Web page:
Sun Choke. 2016. Directed & Written by Ben Cresciman.
Starring Sarah Hagan, Barbara Crampton, Sara Malakul Lane, Jim Boeven, Evan Jones, Riley Litman, William Nicol, Joe Nieves, & Daisy O’Dell.
Lodger Films/Easy Open Productions.
83 minutes. Not Rated.
Drama/Horror/Mystery/Thriller

★★★★
posterDisclaimerThis discussion contains large spoilers pertaining to the end of the film and its (possible) meaning(s). If you haven’t seen the film, please go watch it. Then come back and tell me what you think.

I’ve spent a lot of time thinking about Sun Choke. Some films leave you with those nagging questions, the burning desire to know more. That might piss certain people off. And in certain cases, it pisses me off. When you don’t get enough answers it isn’t always bad. But when nothing adds up it’s hard to say a movie was any good. Long as some of the mystery filters through.
Sun Choke is the story of a young woman named Janie (Sarah Hagan from Freaks and Geeks) who undergoes radically intense treatments for her mental health, cared for by a woman she’s had as a nanny her whole life, Irma (Barbara Crampton). As the treatment gets more extreme, Janie seems not to get better but to go deeper into whatever psychosis has gripped her. Recovering from a trauma, a nebulous piece of her life to the viewer, Janie struggles on the edge of utter insanity.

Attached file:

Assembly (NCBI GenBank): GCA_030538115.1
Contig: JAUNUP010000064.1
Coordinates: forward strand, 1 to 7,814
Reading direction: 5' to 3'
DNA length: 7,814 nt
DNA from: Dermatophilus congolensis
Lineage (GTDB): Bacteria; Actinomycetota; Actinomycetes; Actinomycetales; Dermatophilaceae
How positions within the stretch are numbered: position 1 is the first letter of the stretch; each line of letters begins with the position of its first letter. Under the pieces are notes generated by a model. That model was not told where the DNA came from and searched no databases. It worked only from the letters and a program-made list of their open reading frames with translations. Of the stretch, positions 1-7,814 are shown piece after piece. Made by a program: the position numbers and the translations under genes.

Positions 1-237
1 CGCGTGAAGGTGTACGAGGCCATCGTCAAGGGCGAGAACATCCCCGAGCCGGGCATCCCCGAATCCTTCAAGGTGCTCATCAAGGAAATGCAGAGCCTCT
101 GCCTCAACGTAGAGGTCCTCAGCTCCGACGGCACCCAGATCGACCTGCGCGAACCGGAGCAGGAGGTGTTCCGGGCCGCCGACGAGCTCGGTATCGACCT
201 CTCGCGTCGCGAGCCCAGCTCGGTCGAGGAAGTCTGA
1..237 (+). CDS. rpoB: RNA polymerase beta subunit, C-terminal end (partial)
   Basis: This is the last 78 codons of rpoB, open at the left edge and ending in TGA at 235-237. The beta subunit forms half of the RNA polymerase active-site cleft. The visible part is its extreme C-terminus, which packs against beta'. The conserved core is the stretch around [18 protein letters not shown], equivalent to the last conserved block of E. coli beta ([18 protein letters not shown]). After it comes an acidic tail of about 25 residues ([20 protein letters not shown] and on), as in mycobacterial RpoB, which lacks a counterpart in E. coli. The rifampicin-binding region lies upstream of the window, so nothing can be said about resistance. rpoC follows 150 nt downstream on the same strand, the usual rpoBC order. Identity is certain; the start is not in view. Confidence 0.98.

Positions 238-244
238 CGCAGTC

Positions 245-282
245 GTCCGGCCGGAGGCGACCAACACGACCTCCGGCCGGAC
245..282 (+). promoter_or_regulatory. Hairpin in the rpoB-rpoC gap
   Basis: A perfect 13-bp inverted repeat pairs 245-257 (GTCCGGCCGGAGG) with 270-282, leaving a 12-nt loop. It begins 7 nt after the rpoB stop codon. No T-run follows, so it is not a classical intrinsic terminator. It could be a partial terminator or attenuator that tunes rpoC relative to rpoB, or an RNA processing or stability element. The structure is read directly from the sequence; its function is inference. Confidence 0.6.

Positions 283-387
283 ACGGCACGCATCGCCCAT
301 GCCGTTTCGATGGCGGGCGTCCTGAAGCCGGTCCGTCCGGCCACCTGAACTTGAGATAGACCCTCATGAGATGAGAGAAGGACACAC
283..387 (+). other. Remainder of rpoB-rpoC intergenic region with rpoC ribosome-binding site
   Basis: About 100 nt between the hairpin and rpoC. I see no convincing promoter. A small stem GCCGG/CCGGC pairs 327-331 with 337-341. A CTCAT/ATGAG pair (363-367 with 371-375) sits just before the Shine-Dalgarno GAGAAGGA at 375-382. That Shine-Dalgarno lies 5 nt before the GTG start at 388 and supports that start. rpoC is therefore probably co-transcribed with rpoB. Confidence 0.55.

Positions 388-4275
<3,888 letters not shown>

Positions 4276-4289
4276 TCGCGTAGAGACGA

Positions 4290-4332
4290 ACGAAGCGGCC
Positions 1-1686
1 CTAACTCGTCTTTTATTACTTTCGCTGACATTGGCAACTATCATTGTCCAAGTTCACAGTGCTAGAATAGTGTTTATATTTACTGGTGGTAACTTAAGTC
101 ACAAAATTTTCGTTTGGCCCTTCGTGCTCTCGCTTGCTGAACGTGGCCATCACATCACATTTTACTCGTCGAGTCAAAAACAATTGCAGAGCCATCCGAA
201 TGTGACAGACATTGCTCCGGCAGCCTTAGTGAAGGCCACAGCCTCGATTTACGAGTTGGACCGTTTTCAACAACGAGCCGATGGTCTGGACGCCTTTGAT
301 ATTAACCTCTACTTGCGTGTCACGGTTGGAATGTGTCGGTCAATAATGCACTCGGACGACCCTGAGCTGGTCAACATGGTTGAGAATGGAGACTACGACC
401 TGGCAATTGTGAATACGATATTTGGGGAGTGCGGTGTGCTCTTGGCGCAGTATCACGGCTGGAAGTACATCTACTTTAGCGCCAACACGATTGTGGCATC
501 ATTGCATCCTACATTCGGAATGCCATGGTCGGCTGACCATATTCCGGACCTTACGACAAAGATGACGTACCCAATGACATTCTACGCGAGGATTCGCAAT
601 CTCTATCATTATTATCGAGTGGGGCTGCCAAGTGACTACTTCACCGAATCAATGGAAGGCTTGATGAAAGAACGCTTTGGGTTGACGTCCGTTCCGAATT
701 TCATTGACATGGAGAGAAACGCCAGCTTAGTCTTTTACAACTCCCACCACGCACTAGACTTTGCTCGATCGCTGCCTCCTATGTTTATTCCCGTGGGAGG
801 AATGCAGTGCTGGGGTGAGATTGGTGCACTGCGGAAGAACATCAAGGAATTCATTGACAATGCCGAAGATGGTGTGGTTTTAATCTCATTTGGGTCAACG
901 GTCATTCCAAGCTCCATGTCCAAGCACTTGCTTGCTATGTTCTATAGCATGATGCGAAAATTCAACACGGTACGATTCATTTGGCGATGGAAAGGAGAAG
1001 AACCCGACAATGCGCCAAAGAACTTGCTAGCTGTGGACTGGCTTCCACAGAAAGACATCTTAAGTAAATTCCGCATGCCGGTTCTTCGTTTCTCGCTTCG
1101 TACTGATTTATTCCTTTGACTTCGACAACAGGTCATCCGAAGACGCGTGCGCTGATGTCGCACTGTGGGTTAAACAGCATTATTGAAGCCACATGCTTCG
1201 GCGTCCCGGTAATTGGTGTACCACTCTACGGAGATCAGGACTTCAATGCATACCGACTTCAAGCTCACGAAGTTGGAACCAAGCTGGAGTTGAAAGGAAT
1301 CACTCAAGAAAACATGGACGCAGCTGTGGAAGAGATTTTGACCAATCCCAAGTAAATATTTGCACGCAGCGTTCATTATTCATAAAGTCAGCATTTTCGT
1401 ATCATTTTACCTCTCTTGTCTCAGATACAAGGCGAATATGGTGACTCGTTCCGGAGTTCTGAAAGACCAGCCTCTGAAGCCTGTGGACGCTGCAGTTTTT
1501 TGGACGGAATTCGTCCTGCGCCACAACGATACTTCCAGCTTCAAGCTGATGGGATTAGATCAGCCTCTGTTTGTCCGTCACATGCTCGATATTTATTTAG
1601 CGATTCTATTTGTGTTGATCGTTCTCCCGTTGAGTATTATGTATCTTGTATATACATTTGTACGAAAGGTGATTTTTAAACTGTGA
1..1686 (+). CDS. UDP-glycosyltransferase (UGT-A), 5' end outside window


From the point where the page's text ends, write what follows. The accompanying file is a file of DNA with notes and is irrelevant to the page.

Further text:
This is not at all an outright horror, nor is it squarely a drama, or a mystery, or a thriller. It’s a psychological horror, a character study of co-dependency and how the will to try curing another person doesn’t always leave the person helping, or the one they’re trying to help, in any better shape than they were before. This film won’t give you all the answers, it doesn’t even particularly ask all its own questions, leaving that heavy lifting to the audience. Rightfully so.
Maybe it’ll frustrate you. Either way, Sun Choke ought to leave you with plenty to mull over in your head; for better or for worse.
img_4022There’s so much going that you might find, at times, the story is hard to follow. It isn’t deliberately sly in that Cresciman doesn’t want you NOT to understand. He employs a non-linear story, flashing now and then between past/present, while also keeping certain details from us. In this sense, being hard to follow shouldn’t make you feel stupid. Cresciman saves revelations for later. Instead of how some movies like to repeatedly hit you with twist after twist, this screenplay doesn’t come at you taht way. It milks the tension and suspense for all it’s worth.